To avoid the FCPA landmines created by the “grey market” for PPE and China’s state control over the economy, companies must be vigilant about compliance. This vigilance is especially important for companies that are inexperienced with acquiring healthcare equipment from China and have been thrust into the market only due to the chaos of the pandemic. It is essential to scrutinize the payments made to obtain PPE from China and to thoroughly investigate suspicious payments. Relying on routine, periodic compliance reviews may no longer be sufficient. Companies must adapt their compliance oversight to respond to the new environment, and this may require a more real-time analysis of payments and more frequent investigations into suspicious payments.
If a company discovers a potential FCPA violation, it is its best interest to consult with legal counsel about early self-disclosure to U.S. enforcement agencies in order to limit corporate exposure. By getting ahead of the investigation and voluntarily self-disclosing a discovered violation, a company can take advantage of the presumption that DOJ will not prosecute it, as outlined in the FCPA Corporate Enforcement Policy. Sticking one’s head in the sand and hoping to avoid detection could be a costly mistake in the long term. DOJ’s Criminal Division has made it crystal clear that it will continue to focus its resources on FCPA enforcement actions. Over the past ten years, the number of U.S. enforcement actions related to FCPA violations in China far exceeded the enforcement actions related to any other country in the world, and this trend likely will continue for the near future. Staying alert now to the potential dangers of procuring PPE will save companies from the heartburn of costly enforcement investigations that could extend long after the current heartache from pandemic has ended.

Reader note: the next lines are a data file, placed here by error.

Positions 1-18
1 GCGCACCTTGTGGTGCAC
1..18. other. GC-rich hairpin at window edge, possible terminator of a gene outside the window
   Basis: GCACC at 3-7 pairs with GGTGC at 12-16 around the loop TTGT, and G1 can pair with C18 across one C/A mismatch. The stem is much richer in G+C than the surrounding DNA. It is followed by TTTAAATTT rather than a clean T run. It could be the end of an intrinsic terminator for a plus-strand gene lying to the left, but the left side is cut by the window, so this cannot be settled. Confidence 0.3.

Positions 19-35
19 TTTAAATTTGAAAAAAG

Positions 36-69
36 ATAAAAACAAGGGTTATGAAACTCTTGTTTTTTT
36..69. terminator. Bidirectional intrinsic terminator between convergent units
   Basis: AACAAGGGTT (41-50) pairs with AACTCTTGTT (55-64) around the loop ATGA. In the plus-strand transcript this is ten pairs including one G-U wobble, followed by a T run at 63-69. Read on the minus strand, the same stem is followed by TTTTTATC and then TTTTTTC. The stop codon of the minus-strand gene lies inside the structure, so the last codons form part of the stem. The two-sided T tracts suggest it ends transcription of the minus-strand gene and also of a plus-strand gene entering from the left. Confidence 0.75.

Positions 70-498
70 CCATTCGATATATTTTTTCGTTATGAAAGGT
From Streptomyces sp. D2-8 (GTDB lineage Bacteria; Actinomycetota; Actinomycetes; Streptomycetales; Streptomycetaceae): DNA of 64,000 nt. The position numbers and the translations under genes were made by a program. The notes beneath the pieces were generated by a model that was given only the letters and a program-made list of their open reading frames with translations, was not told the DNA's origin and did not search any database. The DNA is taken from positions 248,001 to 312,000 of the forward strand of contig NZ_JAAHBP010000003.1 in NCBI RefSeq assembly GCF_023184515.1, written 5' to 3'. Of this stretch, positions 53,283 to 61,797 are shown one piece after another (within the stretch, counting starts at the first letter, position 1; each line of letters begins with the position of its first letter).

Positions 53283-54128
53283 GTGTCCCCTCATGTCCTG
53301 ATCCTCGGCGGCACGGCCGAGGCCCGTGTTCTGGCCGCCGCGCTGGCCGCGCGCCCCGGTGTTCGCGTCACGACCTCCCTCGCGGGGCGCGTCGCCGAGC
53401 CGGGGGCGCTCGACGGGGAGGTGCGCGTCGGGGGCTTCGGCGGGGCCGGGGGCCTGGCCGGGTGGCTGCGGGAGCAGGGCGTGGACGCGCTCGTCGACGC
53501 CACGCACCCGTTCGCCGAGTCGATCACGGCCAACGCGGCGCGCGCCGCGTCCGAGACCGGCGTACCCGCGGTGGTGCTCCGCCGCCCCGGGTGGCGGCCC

This article was first published by Law360 on August 27, 2020.